On January 4, the chairman of the Popular Mobilization Committee paid a visit to Kurdish leader Masoud Barzani at his headquarters in the Salah ad-Din resort near Erbil, Kurdistan24 reported. During the visit, which appears to be an attempt to reduce tensions between Baghdad and Erbil, the two sides reportedly condemned the December 30 drone attack on a nearby Peshmerga base, which was strongly condemned by Kurdish leaders as a dangerous escalation by militias. (more on the attack below).

Sources cited in this section include: IHEC, ISHM archive, INA, Kurdistan24, Rudaw, PUKMedia, Shafaq.


Drone Attack Raises Tension With Erbil; U.S. Strike Kills Senior Al-Nujaba Militia Commander

On December 28, local sources in Sinjar said that an armed Turkish drone fired on a group of laborers digging a water well near the Khanasur subdistrict. The airstrike killed five people and injured two others, according to the local administration in Khanasur. 

On December 30, Ninewa police said that unidentified gunmen using silenced guns shot and killed a fighter in the Tribal Mobilization Forces in an attack in the Bashiqa subdistrict, north of Mosul. 

On December 31, local sources in Basra said that two people were injured in an explosion of unknown nature that occurred inside a building in al-Ashar neighborhood of central Basra.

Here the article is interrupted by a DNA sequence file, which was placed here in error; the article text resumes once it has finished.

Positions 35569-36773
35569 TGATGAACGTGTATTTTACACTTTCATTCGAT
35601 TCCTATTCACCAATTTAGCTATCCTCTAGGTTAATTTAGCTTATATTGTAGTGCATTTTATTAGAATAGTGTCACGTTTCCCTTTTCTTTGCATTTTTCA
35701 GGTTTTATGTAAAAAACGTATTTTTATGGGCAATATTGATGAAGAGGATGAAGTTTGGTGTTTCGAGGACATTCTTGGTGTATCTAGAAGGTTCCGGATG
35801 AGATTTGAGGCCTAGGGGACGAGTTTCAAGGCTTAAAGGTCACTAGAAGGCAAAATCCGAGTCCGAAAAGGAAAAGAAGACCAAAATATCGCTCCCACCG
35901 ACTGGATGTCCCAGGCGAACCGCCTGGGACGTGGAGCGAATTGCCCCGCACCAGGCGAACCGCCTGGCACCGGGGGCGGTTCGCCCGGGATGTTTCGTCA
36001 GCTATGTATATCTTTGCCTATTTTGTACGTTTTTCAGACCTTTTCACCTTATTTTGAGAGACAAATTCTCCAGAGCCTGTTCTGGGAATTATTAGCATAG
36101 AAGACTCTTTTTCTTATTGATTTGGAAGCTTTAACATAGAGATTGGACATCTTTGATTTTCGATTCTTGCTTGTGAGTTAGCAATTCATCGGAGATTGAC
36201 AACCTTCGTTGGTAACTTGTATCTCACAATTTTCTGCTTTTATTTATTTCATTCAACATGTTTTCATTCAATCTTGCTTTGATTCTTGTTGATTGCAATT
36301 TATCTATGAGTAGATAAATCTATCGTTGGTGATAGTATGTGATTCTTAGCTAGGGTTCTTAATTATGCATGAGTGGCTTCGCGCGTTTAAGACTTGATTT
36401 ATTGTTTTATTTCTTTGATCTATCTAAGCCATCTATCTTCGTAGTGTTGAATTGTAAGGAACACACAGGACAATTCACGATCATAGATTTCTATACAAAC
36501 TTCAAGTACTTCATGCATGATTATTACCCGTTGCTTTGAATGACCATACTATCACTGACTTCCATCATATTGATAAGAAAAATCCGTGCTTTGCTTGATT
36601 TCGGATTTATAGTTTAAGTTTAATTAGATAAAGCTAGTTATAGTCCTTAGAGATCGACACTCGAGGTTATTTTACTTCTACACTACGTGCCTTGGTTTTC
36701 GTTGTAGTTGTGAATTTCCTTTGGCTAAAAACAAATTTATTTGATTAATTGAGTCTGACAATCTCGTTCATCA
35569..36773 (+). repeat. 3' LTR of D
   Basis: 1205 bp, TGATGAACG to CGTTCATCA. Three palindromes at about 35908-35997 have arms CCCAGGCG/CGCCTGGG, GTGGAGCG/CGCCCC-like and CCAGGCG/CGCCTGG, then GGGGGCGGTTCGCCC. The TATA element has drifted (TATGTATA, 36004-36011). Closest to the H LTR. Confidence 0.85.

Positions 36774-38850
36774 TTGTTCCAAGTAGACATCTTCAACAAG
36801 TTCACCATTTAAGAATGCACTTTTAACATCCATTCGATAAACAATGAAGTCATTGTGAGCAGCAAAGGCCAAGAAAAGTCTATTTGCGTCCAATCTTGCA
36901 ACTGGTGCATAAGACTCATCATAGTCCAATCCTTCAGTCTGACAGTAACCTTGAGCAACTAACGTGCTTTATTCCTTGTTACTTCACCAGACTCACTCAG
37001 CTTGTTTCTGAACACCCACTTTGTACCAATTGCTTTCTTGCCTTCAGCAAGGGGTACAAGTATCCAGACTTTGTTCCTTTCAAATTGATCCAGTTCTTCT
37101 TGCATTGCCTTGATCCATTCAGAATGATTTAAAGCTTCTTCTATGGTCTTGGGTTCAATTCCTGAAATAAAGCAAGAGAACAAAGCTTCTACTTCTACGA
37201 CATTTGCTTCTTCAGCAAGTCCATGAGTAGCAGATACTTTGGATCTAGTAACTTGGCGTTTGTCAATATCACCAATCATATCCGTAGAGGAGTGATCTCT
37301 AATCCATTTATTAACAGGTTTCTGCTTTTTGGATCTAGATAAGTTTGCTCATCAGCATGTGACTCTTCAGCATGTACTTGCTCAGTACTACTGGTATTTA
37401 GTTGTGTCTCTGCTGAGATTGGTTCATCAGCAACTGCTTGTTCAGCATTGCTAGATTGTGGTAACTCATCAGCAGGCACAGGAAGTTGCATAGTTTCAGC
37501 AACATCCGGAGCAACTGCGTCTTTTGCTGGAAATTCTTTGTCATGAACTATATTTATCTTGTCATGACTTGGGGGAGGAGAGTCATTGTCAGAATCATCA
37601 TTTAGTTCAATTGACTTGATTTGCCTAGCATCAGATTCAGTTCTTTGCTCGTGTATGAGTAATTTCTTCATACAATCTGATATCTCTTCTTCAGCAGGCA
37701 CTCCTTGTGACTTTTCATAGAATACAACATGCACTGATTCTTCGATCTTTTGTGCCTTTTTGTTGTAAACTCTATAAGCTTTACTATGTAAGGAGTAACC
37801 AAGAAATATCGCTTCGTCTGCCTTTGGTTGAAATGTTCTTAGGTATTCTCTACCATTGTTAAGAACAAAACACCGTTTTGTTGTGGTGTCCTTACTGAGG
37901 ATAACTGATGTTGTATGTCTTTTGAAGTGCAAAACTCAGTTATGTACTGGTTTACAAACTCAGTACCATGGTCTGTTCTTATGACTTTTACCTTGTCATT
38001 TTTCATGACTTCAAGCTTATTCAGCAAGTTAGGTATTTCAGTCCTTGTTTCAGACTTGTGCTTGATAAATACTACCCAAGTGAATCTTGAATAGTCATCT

On December 29, Iran-backed Iraqi militias operating under the “Islamic Resistance in Iraq” banner said they launched new attacks with an unspecified number of explosive drones against the Hareer base near Erbil, which hosts U.S. military personnel. Two days later, on December 31, the Kurdistan regional government (KRG) said that “outlaw militias” attacked a Peshmerga base in the Pirmam region of Erbil with two explosive drones. In a statement, the KRG held the federal government responsible for the “cowardly act” adding that it represented a dangerous precedent and a provocation. KRG Prime Minister Masrour Barzani strongly condemned that attack, which targeted an area that also hosts the headquarters of KDP leader Masoud Barzani, urging the Baghdad government to take action to prevent further attacks that “employ the funds and weapons of the state to target Kurdistan.” In response, Prime Minister Sudani ordered an investigation into the attack. On January 1, Iraqi security sources said that a drone that was targeting Ain al-Asad base that hosts U.S. military personnel in Anbar province was shot down before it could reach its target. On January 2, the militias claimed responsibility for four attacks with explosive drones and rockets against three bases in Syria (al-Shaddadi, al-Malikiyah, and al-Rmeilan twice) that host U.S. military personnel. On the same day, security sources in the Kurdistan region said a drone that was targeting a base that hosts U.S. military personnel near Erbil was shot down before it could reach its target. Finally, on January 3, the “Islamic Resistance in Iraq” claimed responsibility for two additional attacks with explosive drones that targeted al-Tanf base in eastern Syria. There were no reports of casualties associated with any of the attacks.

On January 2, the Iraqi military said that an army officer and a fighter from the Tribal Mobilization Forces were killed when an improvised explosive device (IED) detonated in the Tharthar desert between Salah ad-Din and Ninewa provinces. To the south, in the Tarmiyah district, security sources said that another “powerful” IED explosion struck an army vehicle and injured four soldiers who were inside it.